The winter weather makes everyone feel a bit down. It's the combination of those gray and dreary skies, the cold seeping into your bones, and the trapped feeling you get when the weather is inclement and you can't leave your home. Seasonal Affectation Disorder (SAD) wields its powers against most of us to some degree or another, but our youth are especially vulnerable. The number one reason for teen suicide is untreated depression and suicide is third down the list for causes of death in teenagers.
Depression is a mental health disorder that causes the sufferer to have feelings of anger, upset, and sadness, all day long. Those suffering from depression tend to have strong guilt feelings and may feel sapped of all energy. Depressed people will find that they no longer derive the same enjoyment from activities they once really loved.
If you ask a teen what makes him feel depressed, nine times out of ten, he'll tell you he feels at his worst after a bad day at school. Stress-filled school days tend to be a source of upset and depression for many teens. Meantime, people who experience depression without receiving treatment have 12 times the risk for committing suicide when compared to those who seek out treatment.
In teen interviews, 83% of adolescents think that girls have a greater vulnerability to depression. Whether or not this is true is questionable, however, it is true that of the two sexes, female teens are more likely to get help for their depression. Experts think this may be due to the fact that girls have a greater facility for sharing their feelings while boys are discouraged from telling others what they feel. Depression in teenage girls may be due more to social factors than to school stresses, since girls have stronger social bonds than do boys.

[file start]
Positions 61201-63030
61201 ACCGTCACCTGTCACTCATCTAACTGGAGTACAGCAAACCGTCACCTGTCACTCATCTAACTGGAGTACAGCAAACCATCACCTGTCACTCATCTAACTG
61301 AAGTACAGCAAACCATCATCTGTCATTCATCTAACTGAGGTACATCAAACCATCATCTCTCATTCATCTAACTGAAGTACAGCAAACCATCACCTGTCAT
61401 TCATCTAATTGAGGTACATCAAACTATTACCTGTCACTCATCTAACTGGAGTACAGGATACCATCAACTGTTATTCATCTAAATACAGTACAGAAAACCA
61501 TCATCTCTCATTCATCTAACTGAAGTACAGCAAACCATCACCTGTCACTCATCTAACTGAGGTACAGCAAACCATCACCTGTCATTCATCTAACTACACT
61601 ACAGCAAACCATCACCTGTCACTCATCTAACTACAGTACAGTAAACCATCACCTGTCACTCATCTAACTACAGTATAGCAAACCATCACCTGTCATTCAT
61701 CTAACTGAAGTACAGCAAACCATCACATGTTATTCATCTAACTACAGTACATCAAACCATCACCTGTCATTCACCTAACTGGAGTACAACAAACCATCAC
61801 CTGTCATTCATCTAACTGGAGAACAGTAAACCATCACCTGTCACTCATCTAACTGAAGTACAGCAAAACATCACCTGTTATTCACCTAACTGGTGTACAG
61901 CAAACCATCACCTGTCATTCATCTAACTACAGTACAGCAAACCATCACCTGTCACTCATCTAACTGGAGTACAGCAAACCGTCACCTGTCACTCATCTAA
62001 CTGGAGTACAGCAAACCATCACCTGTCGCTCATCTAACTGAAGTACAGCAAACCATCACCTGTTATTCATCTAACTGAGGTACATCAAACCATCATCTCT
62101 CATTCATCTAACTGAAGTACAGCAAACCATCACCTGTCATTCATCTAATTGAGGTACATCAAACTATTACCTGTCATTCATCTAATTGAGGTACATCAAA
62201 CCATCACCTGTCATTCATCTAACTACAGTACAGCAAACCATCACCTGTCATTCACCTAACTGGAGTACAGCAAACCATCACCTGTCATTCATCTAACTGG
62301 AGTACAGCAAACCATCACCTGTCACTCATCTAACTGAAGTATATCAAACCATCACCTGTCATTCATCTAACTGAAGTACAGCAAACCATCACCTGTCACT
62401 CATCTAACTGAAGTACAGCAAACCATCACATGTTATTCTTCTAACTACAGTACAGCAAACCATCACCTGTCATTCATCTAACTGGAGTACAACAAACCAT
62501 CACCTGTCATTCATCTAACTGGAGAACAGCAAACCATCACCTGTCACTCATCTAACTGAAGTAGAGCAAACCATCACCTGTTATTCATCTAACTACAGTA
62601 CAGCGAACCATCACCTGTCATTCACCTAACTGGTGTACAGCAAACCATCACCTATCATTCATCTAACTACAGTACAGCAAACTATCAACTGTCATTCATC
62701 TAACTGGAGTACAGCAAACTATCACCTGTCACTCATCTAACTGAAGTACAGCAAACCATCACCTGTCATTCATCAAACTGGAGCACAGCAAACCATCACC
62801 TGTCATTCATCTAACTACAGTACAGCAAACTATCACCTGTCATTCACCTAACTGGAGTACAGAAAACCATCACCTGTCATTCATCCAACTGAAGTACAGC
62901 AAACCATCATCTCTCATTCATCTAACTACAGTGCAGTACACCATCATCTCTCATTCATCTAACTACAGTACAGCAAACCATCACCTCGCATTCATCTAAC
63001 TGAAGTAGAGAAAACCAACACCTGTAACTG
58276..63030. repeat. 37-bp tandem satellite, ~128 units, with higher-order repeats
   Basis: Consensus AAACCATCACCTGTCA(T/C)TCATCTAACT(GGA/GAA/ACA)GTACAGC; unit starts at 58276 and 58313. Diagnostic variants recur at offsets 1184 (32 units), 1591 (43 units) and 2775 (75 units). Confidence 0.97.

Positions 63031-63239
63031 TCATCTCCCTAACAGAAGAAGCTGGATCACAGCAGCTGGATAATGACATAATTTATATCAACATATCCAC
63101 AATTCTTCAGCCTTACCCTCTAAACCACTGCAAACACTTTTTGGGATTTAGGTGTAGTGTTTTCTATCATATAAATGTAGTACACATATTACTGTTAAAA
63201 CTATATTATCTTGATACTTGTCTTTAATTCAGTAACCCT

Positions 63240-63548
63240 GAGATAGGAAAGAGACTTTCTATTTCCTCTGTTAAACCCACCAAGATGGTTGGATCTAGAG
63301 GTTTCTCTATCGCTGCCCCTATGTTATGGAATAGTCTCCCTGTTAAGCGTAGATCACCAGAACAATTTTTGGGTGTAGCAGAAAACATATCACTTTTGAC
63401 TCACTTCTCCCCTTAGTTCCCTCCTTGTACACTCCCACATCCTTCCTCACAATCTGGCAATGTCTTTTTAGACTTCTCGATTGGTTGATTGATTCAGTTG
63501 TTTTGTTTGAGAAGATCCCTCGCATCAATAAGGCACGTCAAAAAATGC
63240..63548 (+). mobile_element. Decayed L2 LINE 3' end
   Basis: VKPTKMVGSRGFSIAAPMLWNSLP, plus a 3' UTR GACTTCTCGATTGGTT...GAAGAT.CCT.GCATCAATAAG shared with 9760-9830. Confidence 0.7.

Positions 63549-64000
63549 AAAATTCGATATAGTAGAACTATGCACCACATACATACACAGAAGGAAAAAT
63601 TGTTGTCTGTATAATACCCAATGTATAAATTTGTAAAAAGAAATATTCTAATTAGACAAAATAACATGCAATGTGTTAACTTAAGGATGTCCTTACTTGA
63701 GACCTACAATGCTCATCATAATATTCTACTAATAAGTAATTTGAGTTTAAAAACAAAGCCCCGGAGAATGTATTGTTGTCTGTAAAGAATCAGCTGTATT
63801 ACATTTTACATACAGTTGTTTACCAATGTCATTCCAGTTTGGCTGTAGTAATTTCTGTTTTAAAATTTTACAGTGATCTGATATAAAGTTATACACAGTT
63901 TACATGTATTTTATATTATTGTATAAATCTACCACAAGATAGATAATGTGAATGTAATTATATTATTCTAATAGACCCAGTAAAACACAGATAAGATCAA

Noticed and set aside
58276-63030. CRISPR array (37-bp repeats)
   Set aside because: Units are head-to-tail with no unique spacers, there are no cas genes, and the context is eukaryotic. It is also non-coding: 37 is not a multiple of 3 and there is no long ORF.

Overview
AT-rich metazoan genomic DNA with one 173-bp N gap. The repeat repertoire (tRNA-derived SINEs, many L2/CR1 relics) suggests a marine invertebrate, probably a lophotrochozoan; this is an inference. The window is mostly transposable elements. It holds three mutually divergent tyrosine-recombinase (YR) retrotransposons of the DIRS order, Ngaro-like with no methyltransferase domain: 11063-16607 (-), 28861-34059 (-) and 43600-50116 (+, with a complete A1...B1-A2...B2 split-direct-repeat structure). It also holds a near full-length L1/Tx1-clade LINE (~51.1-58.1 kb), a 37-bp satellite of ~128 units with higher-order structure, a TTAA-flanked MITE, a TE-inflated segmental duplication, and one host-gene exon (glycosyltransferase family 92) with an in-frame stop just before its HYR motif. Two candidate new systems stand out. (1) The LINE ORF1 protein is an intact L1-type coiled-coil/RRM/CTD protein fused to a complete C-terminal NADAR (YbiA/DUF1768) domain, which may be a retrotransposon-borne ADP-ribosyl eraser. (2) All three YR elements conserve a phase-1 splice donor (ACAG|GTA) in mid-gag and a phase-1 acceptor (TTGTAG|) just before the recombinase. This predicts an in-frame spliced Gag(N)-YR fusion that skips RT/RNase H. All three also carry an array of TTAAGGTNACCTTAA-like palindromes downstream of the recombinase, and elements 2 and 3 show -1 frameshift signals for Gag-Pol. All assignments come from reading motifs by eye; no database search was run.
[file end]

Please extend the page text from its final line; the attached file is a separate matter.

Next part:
Another major causal factor in teen depression is substance abuse. A shocking 30% of teens suffering from depression engage in regular substance abuse. The link between substance abuse and depression seems undeniable.
How can we as parents prevent our teens from developing depression? Encourage teens to exercise and eat right. These two lifestyle factors—diet and exercise—combine to prevent many illnesses including mental illnesses such as depression. Should your child start to exhibit minor signs of depression, you may just be able to head it off by tossing a ball around with him every evening, or purchasing membership in a gym. Also, make sure that no matter how much junk he eats during the day, you serve him three healthy, balanced meals.
Encourage your teen to stay away from drugs and alcohol. Make your home a haven where he will want to invite friends over. You'll want your teen to make friends with kids who have positive goals. Try to show your child healthy ways of dealing with stress, provide him with a journal, and offer counseling with a mental health professional.